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- electronic nicotine delivery devices
- non-cigarette tobacco products
- surveillance and monitoring
- tobacco industry
JUUL labs transformed the electronic cigarette (e-cigarette) market when they introduced their innovative nicotine salt e-cigarette device in 2015.1 The sleek pod device quickly became the most commonly used tobacco product among adolescents.2 Like other products, JUUL was initially available in mango, mint and a variety of other flavours appealing to youth.3 However, due to rising pressure from the US Food and Drug Administration (FDA) and antitobacco groups, JUUL voluntarily stopped selling all flavoured pods except for menthol, mint, and tobacco in October 2019. Subsequently, after findings from a national study reported that mint flavour was the most popular JUUL flavour used among youth,3 JUUL also removed their mint flavour from the market in November 2019, leaving only menthol and tobacco flavoured pods. With millions of JUUL users—many of them youth—reporting that the variety of flavours offered was one of the most appealing aspects of the product,1 manufacturers of similar pod-style devices resembling JUUL have since tried to capitalise on this market void.4 A recent addition to the pod device family of products may now allow JUUL users to once again consume flavoured highly addictive nicotine salts: PUFF Krush.
PUFF Krush are flavour-filled silicone pod attachments that are compatible with JUUL and other similarly shaped devices, and can be purchased online and at vape shops. The flavour pod attachments simply snap onto the device mouthpiece and resemble the shape and colours of JUUL pods (figure 1). PUFF Krush add-ons are advertised as ‘flavour enhancers’, allowing the user to modify the flavour profile of their preferred nicotine salts device; available flavours include fruit flavours, such as mango and sour apple, and ‘ice’ flavours such as peach ice.5 Thus, JUUL users can use PUFF Krush with their JUUL device to effectively add multiple flavours to otherwise now-unflavoured JUUL pods, or to circumvent policies that prohibit the sale of flavoured nicotine products.6 While these attachments do not contain nicotine themselves, thus may not be considered tobacco products per se, their sole intention is to be used with a tobacco product. As such, these products could be considered e-cigarette device ‘components’ subject to regulation as tobacco products by the FDA.
PUFF Krush attachments seem reminiscent of Camel Crush cigarettes, which feature a similar interactive ‘crushing’ experience for the consumer and allow modification of the product’s flavour profile (figure 2).7 Focus group data from young adult menthol cigarette smokers showed that the ‘crushing’ aspect of Camel Crush cigarettes was fun, entertaining, something new to experiment with when bored, provided more options and appealed to kids rather than adult established smokers.8 While these two products share similar features, they also differ in important ways. The Camel Crush flavour capsule is embedded within the product itself, while PUFF Krush attachments are sold separately and are compatible with a wide variety of products. Moreover, PUFF Krush attachments allow dozens of flavour combinations.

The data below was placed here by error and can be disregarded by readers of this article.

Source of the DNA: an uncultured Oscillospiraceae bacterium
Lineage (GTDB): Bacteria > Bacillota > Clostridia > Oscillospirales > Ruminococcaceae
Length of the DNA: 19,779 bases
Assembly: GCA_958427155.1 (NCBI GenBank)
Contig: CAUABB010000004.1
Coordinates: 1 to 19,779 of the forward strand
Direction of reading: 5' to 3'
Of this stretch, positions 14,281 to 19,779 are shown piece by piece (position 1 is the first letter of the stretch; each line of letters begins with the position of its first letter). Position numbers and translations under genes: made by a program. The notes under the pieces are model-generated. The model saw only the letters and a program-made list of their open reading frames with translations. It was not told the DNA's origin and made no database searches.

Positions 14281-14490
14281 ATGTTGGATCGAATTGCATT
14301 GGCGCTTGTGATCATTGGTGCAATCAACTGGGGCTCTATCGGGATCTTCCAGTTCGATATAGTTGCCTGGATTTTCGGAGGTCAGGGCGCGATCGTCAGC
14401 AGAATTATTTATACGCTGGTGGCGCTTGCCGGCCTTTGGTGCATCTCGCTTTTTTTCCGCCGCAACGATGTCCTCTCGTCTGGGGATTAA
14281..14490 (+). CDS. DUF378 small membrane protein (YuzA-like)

While this report focused on PUFF Krush, it should be noted that similar flavour pod attachment products may exist or soon come to market. Moving forward, tobacco researchers should consider assessment of flavour pod attachments in surveys to monitor prevalence estimates of these new products. Additional data on market availability, including where such products are purchased, what flavours are available, cost of these products, use of the products to circumvent other regulatory policies (eg, flavoured tobacco product prohibitions), and sale to and use by those under the legal age for sale of tobacco products are needed to inform regulatory efforts. Future research should also investigate whether flavour pod attachments introduce greater risk for e-cigarette use experimentation, sustained e-cigarette use, or the development of nicotine dependence, particularly among youth and young adults.
Contributors SC developed the concept, synthesised available data, wrote and edited the manuscript and approved the manuscript as submitted. AL and JB-T contributed to editing the manuscript and approved the manuscript as submitted.
Funding Research reported in this publication was supported by grant number U54CA180905 and R01CA229617 from the National Cancer Institute at the National Institutes of Health (NIH) and the Food and Drug Administration Center for Tobacco Products, grant number K01DA042950 from the National Institute for Drug Abuse at NIH, and grant 27-IR-0034 from the Tobacco Related Disease Research Program.
Competing interests None declared.
Patient consent for publication Not required.
Provenance and peer review Not commissioned; externally peer reviewed.
Data availability statement There are no data in this work.